think the rest of Europe does not want to go on that train either. I


wonder if one of the problems your side of the argument is the


perception that this is a bracket that has been imposed on


populations, by an elite, of whom frankly you are. If there is an


element of truth in what he was saying, basically, people will be


offered a choice between people like us and a bunch of nationalistic


fanatics on the other side. We have to draw back from the labels and


name calling and instead have a serious and informed factually


-based debate about Europe of the sort we have not seen in Britain in


my adult life. We know emotion will play a part, it will not just be


about the facts of trade, it will be about gut feeling. Emma Thompson was


in Berlin. She is a supporter of staying in. She described Britain as


a tiny cloud bolted, rainy corner, a cake filled, Ms relayed in grey old


island. Which I say she is entitled to her opinion. I do not happen to


agree with it! Is there a sense, called luvvies, new Labour, people


who do not quite gets... You are very free with your labels delight.


Luvvies and new Labour. Sweeping generalisations! I am trying to


provoke you into answering the idea this is a big problem for the Remain


campaign. What people are worried about in Britain are the basics of


day-to-day lives. They want secure, well-paid jobs. They want


well-financed, properly run public services. These are the things who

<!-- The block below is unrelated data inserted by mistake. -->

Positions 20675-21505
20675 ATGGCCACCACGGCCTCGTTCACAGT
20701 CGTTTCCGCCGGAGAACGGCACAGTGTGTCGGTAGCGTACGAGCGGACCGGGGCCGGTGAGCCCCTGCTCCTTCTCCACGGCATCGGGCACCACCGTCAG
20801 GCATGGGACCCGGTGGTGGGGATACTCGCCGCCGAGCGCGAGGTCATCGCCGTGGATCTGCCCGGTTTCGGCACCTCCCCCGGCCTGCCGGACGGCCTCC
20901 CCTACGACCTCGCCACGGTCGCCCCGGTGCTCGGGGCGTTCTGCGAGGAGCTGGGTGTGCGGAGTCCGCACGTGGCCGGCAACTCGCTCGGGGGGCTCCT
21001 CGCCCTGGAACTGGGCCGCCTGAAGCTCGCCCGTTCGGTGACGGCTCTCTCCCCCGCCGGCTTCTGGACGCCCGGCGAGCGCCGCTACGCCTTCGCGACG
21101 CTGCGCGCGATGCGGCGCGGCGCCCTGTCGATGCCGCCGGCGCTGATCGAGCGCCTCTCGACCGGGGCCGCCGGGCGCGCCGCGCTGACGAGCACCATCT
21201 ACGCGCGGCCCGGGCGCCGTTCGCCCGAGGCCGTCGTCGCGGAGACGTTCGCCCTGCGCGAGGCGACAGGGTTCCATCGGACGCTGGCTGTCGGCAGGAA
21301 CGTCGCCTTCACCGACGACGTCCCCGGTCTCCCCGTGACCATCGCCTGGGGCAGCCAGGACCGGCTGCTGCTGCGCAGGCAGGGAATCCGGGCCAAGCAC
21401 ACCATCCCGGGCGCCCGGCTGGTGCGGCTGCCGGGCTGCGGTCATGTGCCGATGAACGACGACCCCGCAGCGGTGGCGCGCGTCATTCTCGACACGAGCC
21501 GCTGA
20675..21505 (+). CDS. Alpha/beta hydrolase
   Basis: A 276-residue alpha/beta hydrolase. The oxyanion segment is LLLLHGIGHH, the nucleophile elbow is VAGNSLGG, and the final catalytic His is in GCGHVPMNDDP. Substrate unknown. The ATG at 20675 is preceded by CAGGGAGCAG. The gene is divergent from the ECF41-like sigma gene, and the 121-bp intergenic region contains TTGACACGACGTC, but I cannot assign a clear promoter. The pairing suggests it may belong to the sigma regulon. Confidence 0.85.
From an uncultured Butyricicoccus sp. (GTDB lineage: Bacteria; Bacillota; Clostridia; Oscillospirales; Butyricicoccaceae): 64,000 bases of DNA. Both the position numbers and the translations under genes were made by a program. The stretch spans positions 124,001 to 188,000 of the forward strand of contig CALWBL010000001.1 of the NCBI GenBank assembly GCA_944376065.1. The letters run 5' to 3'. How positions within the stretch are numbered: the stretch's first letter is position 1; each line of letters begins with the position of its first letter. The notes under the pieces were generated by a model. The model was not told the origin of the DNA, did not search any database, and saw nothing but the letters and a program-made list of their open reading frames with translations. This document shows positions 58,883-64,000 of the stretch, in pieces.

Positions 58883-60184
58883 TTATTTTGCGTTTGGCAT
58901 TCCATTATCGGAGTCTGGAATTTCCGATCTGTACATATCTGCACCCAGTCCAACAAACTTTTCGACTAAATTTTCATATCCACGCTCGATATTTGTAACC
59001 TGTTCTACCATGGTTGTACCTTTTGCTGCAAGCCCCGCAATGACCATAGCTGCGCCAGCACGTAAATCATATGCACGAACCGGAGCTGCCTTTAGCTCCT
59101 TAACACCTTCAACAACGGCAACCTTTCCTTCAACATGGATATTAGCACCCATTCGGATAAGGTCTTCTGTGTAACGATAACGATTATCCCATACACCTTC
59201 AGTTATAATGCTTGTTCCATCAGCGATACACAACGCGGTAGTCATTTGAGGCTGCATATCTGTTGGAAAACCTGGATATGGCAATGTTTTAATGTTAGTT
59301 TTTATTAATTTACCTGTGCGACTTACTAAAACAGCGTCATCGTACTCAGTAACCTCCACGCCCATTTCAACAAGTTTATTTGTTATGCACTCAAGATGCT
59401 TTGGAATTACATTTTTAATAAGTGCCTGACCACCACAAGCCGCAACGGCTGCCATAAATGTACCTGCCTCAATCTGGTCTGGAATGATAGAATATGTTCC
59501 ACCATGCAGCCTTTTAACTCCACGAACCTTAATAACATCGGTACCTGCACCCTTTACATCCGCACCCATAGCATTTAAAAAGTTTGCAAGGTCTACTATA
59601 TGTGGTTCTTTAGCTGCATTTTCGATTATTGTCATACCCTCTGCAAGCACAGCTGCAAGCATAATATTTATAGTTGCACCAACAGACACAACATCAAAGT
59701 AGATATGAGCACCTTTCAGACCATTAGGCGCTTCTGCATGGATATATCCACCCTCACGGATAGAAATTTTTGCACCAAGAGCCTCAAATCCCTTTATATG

concern people voting in this referendum. If Emma Thompson wants


to make it about whether you are pro, anti-jam filled sponge cakes,


that is up to her! She and everyone else has a lot to contribute to the


debate and let it commence. Let's talk about the Remain campaign, what


should the pitch be? There has been talk about Project Fear, the idea


you try to scare the country. Are you a project via person? I am a


Project HOPE person will stop a project ambition person. Those who


advocate we leave the European Union, in my opinion, are saying we


should take a huge leap into the unknown. They think it is worth the


risk. Nigel Farage said to me, we will pay a price. He like others who


support him have said jobs will be at risk. Yes, investment might be


affected. They say it is worth taking this economic risk, worth


putting jobs in jeopardy in this way, because we will have more


control over our country. It may be a smaller, weaker country, maybe


less prosperous, but at least we would have control. I think that is


a fantasy. I would rather have a strong, large, prosperous, safe


country, where in certain circumstances and areas, in policies


and government activity, we work with other countries in order to


make ourselves more prosperous and safer. That is an important


principle. The person who enunciated that first in 1975, was Margaret


Thatcher. How important is it the personalities in your camp, and I am


thinking of one personality, Boris Johnson,? I think he is fun. He


would be such enjoyable company to have in a campaign. Whether he would


determine its outcome is a different matter. Labour's position, you are


comfortable where labour is? He has not been prominent, Jeremy Corbyn,


in the campaign? I think, actually, in the statement


he made today, he was making quite He was basically saying Labour


is absolutely for Britain staying Then he had a lot of potshots


at the Prime Minister - But then he dismissed out


of hand what the Prime Minister Now, I happen to believe that people


in this country don't want to pull They don't like this


sense that people can come here and take


us for a ride. In other member states,


they have a contributory system I've seen and discussed it


in a different context. So that people are


working and paying taxes and putting in before


they have the right to take out. I think what David Cameron is doing


in establishing that principle here and saying there is not


an immediate unconditional right to access to our